In Beatrice Prior's dystopian Chicago world, society is divided into five factions, each dedicated to the cultivation of a particular virtue--Candor (the honest), Abnegation (the selfless), Dauntless (the brave), Amity (the peaceful), and Erudite (the intelligent). On an appointed day of every year, all sixteen-year-olds must select the faction to which they will devote the rest of their lives. For Beatrice, the decision is between staying with her family and being who she really is--she can't have both. So she makes a choice that surprises everyone, including herself.
During the highly competitive initiation that follows, Beatrice renames herself Tris and struggles alongside her fellow initiates to live out the choice they have made. Together they must undergo extreme physical tests of endurance and intense psychological simulations, some with devastating consequences. As initiation transforms them all, Tris must determine who her friends really are--and where, exactly, a romance with a sometimes fascinating, sometimes exasperating boy fits into the life she's chosen. But Tris also has a secret, one she's kept hidden from everyone because she's been warned it can mean death. And as she discovers unrest and growing conflict that threaten to unravel her seemingly perfect society, Tris also learns that her secret might help her save the ones she loves . . . or it might destroy her.
I didn't have high expectations of Divergent. In fact I put off reading it for more than a year because the story doesn't really appeal to me. Don't get me wrong, I'm a huge fan of dystopian theme. And recent years, YA or NA dystopian theme were the rage. There are really good books that I liked such as Under the Never Sky, Shatter Me, alien book etc. But it also created a phenomenon where authors tried to jump on the bandwagon and it's really disappointing sometimes to read lousy dystopian books. I decided to read it because the movie is releasing next year.
I don't understand how people can be separated into fractions. But after giving some thoughts to it, I think we can. It's like peer pressure, social norms, culture. We all have it now anyway. Divergent just took it to the extreme. Every fraction can only have one distinct characteristic or personality.
Facing your own fears. This is something that most people don't get to do in real life unless you are on Fear Factor. My greatest fear is to be surrounded by cockroaches, dipped into a bath tub filled with cockroaches. I don't think I can survive that. I can't.
Beatrice is a very likable character because she is not playing the role of damsel in distress like most dystopian female leads. She has weakness, she is tough, she is manipulative, she tries to do good, she has bad thoughts, she is not forgiving and she is vulnerable. Complicated just like an average human being.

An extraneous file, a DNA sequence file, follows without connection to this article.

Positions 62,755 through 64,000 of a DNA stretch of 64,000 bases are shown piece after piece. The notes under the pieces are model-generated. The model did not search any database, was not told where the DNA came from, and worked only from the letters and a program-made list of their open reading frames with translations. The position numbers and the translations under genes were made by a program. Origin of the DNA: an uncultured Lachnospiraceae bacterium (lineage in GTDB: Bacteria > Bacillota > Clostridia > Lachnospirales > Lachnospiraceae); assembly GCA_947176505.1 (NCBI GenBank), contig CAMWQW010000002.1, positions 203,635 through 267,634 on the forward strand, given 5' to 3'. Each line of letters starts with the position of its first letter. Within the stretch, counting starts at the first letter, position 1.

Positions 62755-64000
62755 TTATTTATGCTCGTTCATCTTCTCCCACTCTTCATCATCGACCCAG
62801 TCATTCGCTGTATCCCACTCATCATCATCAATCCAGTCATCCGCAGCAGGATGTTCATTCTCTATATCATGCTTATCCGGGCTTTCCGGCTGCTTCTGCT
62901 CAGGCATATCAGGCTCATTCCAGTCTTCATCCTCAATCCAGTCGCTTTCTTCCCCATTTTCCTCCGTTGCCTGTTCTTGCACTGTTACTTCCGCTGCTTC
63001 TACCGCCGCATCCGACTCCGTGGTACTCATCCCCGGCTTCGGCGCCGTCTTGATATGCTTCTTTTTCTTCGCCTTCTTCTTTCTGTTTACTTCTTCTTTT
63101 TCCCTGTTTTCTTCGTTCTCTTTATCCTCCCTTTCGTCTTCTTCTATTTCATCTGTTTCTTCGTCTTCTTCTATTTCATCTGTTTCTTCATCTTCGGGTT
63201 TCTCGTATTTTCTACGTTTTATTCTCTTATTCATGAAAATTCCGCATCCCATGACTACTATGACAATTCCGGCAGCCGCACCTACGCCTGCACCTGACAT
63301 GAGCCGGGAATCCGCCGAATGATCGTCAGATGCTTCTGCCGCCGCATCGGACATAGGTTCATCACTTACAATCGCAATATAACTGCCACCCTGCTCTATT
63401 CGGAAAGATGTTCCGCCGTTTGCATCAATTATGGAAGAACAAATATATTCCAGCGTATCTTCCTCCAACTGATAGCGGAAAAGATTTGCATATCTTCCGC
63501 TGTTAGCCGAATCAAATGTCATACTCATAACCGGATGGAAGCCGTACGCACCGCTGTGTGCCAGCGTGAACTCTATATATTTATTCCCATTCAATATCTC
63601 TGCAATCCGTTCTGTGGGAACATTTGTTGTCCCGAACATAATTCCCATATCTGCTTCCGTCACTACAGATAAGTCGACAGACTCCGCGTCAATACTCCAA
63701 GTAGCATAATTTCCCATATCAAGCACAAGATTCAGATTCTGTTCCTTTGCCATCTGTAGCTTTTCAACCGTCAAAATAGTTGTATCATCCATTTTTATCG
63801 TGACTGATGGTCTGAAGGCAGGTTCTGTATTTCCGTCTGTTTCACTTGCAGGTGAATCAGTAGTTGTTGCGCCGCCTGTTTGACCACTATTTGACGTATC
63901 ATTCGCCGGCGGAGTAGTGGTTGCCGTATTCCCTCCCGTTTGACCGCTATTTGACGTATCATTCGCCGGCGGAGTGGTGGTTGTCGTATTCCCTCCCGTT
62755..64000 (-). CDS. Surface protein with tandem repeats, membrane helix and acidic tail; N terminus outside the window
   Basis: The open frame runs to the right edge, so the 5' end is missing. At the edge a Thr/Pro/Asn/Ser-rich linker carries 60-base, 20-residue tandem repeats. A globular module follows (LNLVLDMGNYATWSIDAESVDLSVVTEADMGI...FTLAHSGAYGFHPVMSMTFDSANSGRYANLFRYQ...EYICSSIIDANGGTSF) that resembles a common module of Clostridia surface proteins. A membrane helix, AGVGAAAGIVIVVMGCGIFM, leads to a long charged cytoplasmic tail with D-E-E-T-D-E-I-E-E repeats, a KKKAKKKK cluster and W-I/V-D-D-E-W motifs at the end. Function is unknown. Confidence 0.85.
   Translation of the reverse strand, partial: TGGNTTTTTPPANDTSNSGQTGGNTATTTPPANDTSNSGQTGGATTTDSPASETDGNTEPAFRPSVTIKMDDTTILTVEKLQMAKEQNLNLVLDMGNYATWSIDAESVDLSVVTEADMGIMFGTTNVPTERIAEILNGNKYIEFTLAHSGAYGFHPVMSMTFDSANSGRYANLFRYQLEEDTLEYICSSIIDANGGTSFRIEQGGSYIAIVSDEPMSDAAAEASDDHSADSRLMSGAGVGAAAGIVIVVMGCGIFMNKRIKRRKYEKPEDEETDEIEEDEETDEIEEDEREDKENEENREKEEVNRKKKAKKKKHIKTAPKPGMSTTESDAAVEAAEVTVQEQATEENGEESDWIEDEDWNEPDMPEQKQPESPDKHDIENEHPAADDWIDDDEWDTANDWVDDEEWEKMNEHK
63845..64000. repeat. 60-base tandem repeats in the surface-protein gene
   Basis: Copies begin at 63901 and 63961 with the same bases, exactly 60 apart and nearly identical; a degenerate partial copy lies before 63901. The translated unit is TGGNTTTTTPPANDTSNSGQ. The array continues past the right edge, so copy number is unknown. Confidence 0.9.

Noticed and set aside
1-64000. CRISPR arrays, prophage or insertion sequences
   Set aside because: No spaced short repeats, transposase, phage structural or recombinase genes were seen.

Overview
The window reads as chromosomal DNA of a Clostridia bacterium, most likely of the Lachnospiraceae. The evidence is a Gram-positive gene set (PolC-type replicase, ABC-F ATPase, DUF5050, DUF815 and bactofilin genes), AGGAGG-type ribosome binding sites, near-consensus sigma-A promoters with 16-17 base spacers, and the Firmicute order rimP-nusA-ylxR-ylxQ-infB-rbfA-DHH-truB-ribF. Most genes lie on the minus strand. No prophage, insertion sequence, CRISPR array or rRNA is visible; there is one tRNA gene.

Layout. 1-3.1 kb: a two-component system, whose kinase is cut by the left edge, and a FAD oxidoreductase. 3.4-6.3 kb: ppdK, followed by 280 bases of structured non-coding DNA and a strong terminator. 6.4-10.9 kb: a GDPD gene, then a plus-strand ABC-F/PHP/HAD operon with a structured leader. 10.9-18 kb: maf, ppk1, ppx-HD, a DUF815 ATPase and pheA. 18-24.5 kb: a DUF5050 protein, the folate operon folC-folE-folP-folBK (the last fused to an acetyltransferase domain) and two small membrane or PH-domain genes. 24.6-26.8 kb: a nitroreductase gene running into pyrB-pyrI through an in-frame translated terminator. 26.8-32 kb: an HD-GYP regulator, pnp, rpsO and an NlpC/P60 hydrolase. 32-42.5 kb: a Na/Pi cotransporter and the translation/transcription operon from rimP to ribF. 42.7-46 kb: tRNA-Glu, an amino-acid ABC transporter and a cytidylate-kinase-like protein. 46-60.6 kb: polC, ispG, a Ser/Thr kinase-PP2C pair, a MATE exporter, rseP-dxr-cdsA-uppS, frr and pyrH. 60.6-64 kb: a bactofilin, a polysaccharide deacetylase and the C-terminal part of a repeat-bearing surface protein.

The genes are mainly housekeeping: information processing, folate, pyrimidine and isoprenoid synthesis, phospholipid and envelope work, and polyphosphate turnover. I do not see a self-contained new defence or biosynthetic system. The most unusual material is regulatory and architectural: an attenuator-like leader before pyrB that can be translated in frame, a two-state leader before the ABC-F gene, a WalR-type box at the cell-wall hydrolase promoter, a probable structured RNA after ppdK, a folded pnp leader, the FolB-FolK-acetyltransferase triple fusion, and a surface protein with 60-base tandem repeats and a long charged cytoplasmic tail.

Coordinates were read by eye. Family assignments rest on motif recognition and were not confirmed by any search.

Despite having Book 3 in this trilogy, I didn't read most of it. I only read the last 2-3 chapters to see what's the fuss about. It has the most angry reviews online and a lot of 1-star rating. That puts me off a little in finishing the trilogy. I didn't like the ending. It doesn't make sense. I would just take it that the story ends at Book 2.
WORLDS KEPT THEM APART.
DESTINY BROUGHT THEM TOGETHER.
Aria has lived her whole life in the protected dome of Reverie. Her entire world confined to its spaces, she's never thought to dream of what lies beyond its doors. So when her mother goes missing, Aria knows her chances of surviving in the outer wasteland long enough to find her are slim.
Then Aria meets an outsider named Perry. He's searching for someone too. He's also wild - a savage - but might be her best hope at staying alive.
If they can survive, they are each other's best hope for finding answers.
Under the Never Sky Trilogy is pole apart from Divergent. The series ended beautifully and I couldn't ask for a more appropriate ending despite some losses. The plot is believable and shows the ugly side of human nature as well as the good side during desperate times.
Humans are balloted to be able to stay in Pods. Pods are high-tech facilities that kept humans away from Aether storm that burns forest to ash. Those that are not selected are called Outsider. They live in the wild, a little like caveman-era I guess. Back to basics.
Small details in the book fascinates me. People in the Pod have perfect skin, nails that don't grow because it's redundant, and females don't get their monthly period! How wonderful! All these are suppressed by the medications they eat.
When Aria is exiled, she met an unlikely ally, an outsider. They met, had the same goal, and somehow Aria fell in love with a man who doesn't groom himself well (think Stone Age). The image of The Flintstones came to mind.
It explores human nature. The cruelty of humans to make it to the top as leader (reminds me of The Governor from The Walking Dead), the sacrifice made for the good of everyone and how happily ever after doesn't happen in stories.
2 dystopian trilogies and only 1 emerged as a winner. I wouldn't say Under the Never Sky blew my mind but it was an enjoyable journey with the characters and I enjoyed it very much. My favorite character is Roar & Cinder. The book has some LOL moments and I really burst out laughing. Mel thought I've gone crazy.